How to Graft a Tangerine Tree

Overview

'T' budding is the preferred method for grafting tangerine trees and is primarily done to join desirable fruit-bearing qualities of one type of tangerine to the disease resistant and hardy understock of another citrus tree. This is performed by taking a live bud from one tree and implanting it into the root stock or 'understock' of the other. The growth that comes from the cutting will bear fruit that is genetically identical to the tree it was taken from. 'T' budding is a fairly simple process with a high success rate.

Step 1

Gather a bud stick from the previous season's growth and up to 1/2 inch in diameter from the desired tangerine tree. Ensure the stick has several bud nodes on it.

Step 2

Remove the bud stick from the tree and clip off any leaves. Wrap the branch in a damp cloth or sphagnum moss to keep it moist. Place the bud stick in a plastic bag and store it in the refrigerator until needed.

Step 3

Remove a bud to be grafted from the branch by cutting under the bud. Begin the cut around 1/2 inch below the base of the bud and slice upward, ending 1/2 inch above it. Trim the top edge of the bud's bark square to form a little shield shape.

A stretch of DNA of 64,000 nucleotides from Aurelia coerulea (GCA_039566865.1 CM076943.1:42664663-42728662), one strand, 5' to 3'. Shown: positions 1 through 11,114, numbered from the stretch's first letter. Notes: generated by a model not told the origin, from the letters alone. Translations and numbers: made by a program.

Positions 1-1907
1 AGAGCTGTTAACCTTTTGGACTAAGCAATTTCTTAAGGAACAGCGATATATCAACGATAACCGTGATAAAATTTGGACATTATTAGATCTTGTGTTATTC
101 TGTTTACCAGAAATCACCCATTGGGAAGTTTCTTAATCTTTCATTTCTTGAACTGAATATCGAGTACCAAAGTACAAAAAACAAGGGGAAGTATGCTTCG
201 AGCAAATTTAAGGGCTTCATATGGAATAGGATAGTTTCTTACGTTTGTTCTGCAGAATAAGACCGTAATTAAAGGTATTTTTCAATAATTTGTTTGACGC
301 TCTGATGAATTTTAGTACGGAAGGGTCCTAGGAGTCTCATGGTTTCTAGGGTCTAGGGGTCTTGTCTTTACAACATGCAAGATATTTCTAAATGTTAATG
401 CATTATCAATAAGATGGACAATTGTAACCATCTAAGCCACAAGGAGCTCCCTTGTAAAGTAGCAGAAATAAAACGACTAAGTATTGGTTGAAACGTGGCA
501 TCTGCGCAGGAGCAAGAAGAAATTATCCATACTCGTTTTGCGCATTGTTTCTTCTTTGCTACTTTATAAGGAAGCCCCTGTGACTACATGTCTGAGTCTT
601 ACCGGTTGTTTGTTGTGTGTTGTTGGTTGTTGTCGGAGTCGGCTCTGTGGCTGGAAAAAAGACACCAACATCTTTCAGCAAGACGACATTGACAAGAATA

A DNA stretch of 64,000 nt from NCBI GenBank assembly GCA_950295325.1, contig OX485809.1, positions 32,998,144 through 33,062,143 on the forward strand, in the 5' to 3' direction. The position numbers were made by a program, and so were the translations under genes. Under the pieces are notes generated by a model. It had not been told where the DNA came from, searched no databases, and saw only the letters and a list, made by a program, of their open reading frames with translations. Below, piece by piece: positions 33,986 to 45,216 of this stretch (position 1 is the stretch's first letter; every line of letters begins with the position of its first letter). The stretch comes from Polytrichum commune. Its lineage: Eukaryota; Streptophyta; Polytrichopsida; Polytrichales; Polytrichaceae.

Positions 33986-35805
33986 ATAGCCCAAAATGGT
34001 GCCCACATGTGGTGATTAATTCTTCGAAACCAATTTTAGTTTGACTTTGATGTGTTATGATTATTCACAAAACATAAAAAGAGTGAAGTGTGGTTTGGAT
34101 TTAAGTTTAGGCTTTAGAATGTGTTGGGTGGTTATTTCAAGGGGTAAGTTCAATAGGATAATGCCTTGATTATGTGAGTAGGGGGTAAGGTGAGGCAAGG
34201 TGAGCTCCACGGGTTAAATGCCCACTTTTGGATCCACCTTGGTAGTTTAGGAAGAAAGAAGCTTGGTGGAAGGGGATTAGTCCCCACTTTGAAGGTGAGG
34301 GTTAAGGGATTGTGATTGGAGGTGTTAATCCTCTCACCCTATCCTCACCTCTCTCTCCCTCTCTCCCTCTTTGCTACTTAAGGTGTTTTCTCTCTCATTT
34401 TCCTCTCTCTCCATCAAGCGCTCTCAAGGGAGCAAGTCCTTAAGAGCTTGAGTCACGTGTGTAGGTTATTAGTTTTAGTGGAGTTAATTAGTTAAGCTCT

Step 4

Squeeze the cutting, gently, to remove the inner wood under the bark of the bud. Do not let the newly removed bud dry out.

Step 5

Make a 'T' shaped incision through the bark of the trunk on a young tree selected as the understock. Do not cut too deeply. Lift the corners of the cut with the tip of the knife to loosen the bark from the trunk.

Step 6

Insert the pointed part of the bud's bark into the 'T' so that slides under the bark of the understock tree. Slide the bud in until the top of the shield meets the cross cut in the 'T'.

Step 7

Wrap the trunk with rubber band strips to hold the bud in place. Do not cover the bud.

Step 8

Check the bud after two weeks to see if the graft has taken. The bud should remain dormant until next spring.

Step 9

As the bud starts to grow, cut off the stock above it. Remove any shoots sent out by the root stock to encourage the new bud to grow.

Things You'll Need

  • Sharp knife
  • Rubber band strips

References

  • University of Minnesota Extension Service - Methods of Grafting
  • Arizona College of Agriculture - Budding Citrus Trees
  • Cass County Extension - Budding technique
Keywords: citrus propagation, tangerine propagation, grafting tangerine, tangerine budding

About this Author

In Jacksonville, Fla., Frank Whittemore is a content strategist with over a decade of experience as a hospital corpsman in the U.S. Navy and a licensed paramedic. He has over 15 years experience writing for several Fortune 500 companies. Whittemore writes on topics in medicine, nature, science, technology, the arts, cuisine, travel and sports.